Superdry designer wins almost £100,000 in compensation
By David Wood | 5th July 2022
An experienced designer for Gloucestershire-based fashion retailer Superdry has won almost £100,000 in compensation after her bosses refused to promote her.
Bosses thought knitwear design expert Rachel Sunderland was too old to quit. She was deemed a low 'flight risk' from the company compared to younger members of staff and would stay 'no matter how she was treated', an employment tribunal heard.
Mail Online reported that as a result, she was repeatedly passed over for promotion in favour of other colleagues with less experience until she felt forced to resign.
Ms Sunderland - who is thought to be in her early 50s - has won £96,208.70 in compensation, after winning claims of unfair dismissal and age discrimination.
The tribunal, held in Bristol, heard she had more than 30 years' experience in the fashion industry at brands like Fang Bros and Boden before joining Superdry as a designer in 2015.
In the first season in which she was responsible for designing Superdry's range of men's knitwear, sales - which had been falling - increased by 63 per cent.
Her performances were applauded by her bosses, but the risk of her leaving Superdry was assessed as 'low', whilst the impact of her leaving was assessed as 'medium'.
The tribunal heard that, when Ms Sunderland first started working at the fashion brand everyone had the title of 'designer', but this changed in 2017 when two of her colleagues were promoted to 'senior designer'.
She raised this issue in an appraisal meeting with her manager in March 2017 but he told her she needed to undertake other responsibilities to reach the rank of senior designer, said Mail Online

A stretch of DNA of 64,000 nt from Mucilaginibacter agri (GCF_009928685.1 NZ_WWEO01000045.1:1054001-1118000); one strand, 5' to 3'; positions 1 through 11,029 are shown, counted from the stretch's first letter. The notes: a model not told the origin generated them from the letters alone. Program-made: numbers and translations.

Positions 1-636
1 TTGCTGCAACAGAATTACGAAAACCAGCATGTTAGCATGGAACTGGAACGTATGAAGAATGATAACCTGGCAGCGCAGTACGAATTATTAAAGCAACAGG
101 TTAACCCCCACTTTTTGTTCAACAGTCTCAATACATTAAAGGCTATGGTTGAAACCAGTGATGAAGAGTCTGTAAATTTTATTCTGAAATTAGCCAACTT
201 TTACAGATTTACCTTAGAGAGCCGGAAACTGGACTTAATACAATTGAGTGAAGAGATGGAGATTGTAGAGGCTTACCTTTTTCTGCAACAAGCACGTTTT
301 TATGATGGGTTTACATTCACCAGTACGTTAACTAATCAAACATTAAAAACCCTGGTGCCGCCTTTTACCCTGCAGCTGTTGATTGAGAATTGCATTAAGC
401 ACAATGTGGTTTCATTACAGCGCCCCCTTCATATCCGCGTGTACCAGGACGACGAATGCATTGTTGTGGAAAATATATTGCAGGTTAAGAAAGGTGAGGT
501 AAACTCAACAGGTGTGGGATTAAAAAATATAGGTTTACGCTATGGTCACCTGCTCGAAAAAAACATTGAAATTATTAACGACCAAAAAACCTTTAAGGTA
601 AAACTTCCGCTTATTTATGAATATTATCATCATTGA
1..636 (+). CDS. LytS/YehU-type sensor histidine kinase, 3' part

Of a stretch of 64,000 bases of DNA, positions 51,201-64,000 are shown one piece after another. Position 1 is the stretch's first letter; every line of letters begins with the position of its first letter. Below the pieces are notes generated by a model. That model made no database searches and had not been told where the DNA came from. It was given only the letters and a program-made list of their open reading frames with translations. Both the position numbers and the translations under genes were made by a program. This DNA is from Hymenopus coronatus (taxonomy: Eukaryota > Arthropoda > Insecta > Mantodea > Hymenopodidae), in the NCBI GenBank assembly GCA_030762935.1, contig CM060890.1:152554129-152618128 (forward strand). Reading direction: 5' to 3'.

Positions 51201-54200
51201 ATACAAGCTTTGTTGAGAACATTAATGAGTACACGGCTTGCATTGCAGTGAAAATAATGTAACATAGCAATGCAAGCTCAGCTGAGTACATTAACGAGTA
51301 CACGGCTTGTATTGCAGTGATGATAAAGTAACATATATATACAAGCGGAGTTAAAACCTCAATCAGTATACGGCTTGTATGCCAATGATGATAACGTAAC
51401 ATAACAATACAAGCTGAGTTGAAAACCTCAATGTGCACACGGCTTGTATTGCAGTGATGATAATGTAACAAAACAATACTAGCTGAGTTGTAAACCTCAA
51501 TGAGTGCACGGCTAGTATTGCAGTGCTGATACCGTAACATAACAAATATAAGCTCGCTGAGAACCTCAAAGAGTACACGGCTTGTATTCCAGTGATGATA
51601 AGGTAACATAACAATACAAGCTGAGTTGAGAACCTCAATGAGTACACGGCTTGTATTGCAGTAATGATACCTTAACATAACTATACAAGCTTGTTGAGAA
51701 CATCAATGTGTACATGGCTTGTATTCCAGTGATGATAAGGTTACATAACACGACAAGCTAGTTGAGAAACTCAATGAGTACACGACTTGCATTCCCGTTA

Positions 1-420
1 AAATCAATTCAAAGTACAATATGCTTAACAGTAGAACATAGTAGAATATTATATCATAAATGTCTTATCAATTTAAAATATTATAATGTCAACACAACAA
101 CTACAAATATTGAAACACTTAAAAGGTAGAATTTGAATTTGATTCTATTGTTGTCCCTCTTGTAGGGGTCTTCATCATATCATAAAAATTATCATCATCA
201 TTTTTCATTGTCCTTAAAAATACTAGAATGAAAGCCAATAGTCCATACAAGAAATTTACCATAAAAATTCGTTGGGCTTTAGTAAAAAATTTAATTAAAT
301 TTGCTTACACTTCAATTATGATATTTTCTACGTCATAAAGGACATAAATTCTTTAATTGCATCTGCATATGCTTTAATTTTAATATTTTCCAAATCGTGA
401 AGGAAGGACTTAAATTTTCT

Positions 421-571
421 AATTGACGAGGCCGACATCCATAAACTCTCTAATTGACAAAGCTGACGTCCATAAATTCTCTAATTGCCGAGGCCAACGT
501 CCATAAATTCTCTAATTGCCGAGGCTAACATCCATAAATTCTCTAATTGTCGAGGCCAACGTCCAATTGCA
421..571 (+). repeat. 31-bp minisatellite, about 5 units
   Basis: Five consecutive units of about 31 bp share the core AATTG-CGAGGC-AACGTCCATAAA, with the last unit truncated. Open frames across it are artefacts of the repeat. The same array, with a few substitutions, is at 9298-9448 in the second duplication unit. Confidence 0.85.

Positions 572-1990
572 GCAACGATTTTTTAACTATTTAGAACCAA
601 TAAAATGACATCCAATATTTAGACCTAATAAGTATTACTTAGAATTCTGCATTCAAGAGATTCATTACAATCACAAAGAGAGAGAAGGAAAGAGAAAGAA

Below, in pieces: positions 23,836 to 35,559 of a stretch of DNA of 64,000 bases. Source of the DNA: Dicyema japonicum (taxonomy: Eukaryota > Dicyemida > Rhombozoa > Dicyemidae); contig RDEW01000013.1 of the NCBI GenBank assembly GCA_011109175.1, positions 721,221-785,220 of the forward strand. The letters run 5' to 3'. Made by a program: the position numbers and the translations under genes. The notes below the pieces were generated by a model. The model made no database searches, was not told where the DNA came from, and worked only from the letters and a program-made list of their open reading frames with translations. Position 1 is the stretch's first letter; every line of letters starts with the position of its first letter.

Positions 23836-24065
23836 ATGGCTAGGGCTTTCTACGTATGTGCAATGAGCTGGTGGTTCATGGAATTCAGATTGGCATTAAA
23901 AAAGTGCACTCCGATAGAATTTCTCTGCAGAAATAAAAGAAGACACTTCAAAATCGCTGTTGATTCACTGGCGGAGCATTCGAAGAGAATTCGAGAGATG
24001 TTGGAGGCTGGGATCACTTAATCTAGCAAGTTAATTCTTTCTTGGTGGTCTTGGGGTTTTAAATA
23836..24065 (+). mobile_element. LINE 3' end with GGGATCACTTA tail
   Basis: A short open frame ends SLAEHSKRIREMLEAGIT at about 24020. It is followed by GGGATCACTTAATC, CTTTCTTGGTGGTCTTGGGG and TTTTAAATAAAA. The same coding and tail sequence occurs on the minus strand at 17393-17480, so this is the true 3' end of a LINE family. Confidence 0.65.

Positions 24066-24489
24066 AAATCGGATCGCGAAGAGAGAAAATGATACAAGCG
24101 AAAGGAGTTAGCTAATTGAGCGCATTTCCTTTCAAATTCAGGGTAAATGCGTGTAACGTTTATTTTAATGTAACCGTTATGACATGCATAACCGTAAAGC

In April 2020, Ms Sunderland was placed on furlough until July 2020.
Ms Sunderland handed in her notice in July 2020, whereupon she was told she would have to work a three-month notice period 'as the design department was short-staffed', which she said she found 'demoralising'.
She told the tribunal that, in the lead up to tendering her resignation, she had felt much frustration and emotional stress, and decided that 'enough was enough'.
She said that she had made herself ill with the stress of the previous year, and couldn't continue to work in an environment where unreasonable pressure was placed on her, combined with the refusal of management to give her the recognition that she felt her skills and experience deserved.
She described feeling 'humiliated and degraded' when junior members of staff asked why she was not a lead designer.
After she resigned, Ms Sunderland raised a formal grievance about the way she had been treated, but this was dismissed and as part of the process she was described as 'scatty'.
Employment Judge David Hughes said this comment was 'loaded with subjectivity, the sort of term that verges on a term of abuse and which the Tribunal would not expect to be used to describe a younger, male colleague'.
Regarding her lack of promotion, the judge added: 'We find that [Superdry] did this in significant part because of [Ms Sunderland's] age.
'We have already noted that [her] flight risk was assessed as low. We consider that older members of staff are likely to have a perceived lower flight risk.
'We do not accept the reasons advanced by [Superdry] for not promoting [Ms Sunderland].
'We find that the decision-makers decided not to promote... because they judged that there was little risk of her leaving the business no matter how she was treated. We find that they probably thought this in significant measure because of her age."
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